The Older Brother and I had a mutual friend in high school who was a perfect mesomorph. The guy had a small waist, wide shoulders, big muscles, chiseled abs and veins popping out all over the place. So what did he eat? Any damned thing he wanted to, including a lot of junk. And his exercise program? He didn’t have one. If he’d ever decided to take up weight-lifting, he would have looked like a Greek god in no time. I ran into him in a bar 20 years after high school (where yes, he was drinking beer) and he still had exactly the same build.
So here’s the point: a whole lot of people who consider themselves experts in exercise or nutrition because they look so darned good and are so darned athletic are mesomorphs. But what you’re seeing in their impressive-looking photos and videos is a genetic gift. If they don’t totally hose themselves with a crappy diet, they stay lean. If they work out at all, they put on muscle.
So when they point to their muscles and abs as proof of their superior knowledge about nutrition – or worse, point to an endomorph’s fatter build as proof that he can’t possibly know as much as they do – it’s bull@#$%. Period. (Given my last couple of posts, you can guess who inspired this post.) When I see a natural-born mesomorph posting a picture of his beautiful body as proof of his expertise in fitness and nutrition, I roll my eyes and think, “Well, that’s fabulous. Be sure to send your mom or dad a thank-you card for passing on those genes” — especially if the mesomorph has to puff out his belly to produce a “before” shot of himself looking kind of, sort of, maybe a little bit fat.
I’m not saying anyone who happens to be a mesomorph is disqualified from giving diet and exercise advice to those of us not so genetically gifted. Some really know their stuff. Mark Sisson is mostly a mesomorph (with a bit of ectomorph mixed in), and I’d certainly take his advice. But here’s the difference: Mark knows his ripped build is largely a genetic gift. He’s said several times that he was lean and muscular even when he was living on what he now knows was a garbage diet. He just wasn’t healthy on that diet.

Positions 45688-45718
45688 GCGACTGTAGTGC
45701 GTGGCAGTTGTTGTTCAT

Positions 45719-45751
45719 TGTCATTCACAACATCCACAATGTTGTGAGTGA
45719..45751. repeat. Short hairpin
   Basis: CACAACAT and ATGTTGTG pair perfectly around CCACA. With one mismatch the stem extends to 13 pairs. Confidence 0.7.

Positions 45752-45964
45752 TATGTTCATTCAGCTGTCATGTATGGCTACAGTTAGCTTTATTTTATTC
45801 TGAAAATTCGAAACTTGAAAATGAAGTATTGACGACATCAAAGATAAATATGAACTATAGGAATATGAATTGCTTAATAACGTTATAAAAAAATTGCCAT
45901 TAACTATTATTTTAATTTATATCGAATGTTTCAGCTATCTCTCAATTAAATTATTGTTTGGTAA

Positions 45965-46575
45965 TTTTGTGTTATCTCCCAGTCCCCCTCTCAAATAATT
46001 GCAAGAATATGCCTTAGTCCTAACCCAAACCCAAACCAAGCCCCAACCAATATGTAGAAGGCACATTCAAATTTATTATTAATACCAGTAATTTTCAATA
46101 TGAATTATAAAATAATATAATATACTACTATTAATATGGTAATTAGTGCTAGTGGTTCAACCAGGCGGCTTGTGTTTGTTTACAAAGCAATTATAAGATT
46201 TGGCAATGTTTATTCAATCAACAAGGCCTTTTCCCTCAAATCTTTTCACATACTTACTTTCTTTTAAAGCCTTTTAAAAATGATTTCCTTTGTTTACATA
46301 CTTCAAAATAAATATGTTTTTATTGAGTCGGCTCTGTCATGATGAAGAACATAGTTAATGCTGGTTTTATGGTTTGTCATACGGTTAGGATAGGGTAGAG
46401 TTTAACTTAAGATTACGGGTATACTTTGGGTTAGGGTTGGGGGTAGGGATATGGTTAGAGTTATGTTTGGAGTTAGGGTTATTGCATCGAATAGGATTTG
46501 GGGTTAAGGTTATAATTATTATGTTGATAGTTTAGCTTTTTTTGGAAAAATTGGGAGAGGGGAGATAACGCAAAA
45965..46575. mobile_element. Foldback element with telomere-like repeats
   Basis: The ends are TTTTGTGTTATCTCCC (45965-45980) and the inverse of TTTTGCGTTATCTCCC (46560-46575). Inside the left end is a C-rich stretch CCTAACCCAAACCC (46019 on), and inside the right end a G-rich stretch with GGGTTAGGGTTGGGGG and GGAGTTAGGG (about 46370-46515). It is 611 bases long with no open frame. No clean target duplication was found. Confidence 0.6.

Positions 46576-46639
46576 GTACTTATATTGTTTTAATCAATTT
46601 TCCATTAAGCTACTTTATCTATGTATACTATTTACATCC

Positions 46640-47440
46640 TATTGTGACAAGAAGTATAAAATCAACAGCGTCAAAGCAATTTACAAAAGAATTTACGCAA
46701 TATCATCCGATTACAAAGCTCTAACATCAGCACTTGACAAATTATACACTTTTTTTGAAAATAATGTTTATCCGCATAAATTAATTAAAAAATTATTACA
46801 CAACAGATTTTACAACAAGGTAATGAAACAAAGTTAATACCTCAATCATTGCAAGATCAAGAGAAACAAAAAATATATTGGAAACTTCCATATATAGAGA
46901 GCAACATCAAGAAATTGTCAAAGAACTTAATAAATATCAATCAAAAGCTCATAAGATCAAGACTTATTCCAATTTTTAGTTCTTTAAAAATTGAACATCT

It doesn’t prove anything if a particular diet or exercise program works well for a mesomorph, because pretty much everything that isn’t actually harmful works for them. Vegetarian diet, vegan diet, high-fat diet, low-fat diet, paleo diet, whatever … if these guys get adequate protein, work out now and then, and don’t fill up on junk foods that overcome their natural tendency to stay at a low level of body fat, they’re going to look great. Their impressive physiques don’t in any way prove they have the answers for the rest of us.
Let’s use academic achievement as an analogy. I wasn’t genetically blessed in the body-build department, but I was in the intelligence department. So was The Older Brother. We both breezed through school. Sure, we studied, but not as hard as some kids who were B or even C students.
I remember one of my roommates in college looking at the single spiral notebook I took to all my classes and saying, “That’s all the notes you take? How the heck are you getting A’s in everything? You hardly write anything down!”
“Uh, well,” I mumbled, “if the professor says something and it makes sense, I just remember it. I don’t really have to write much of it down.”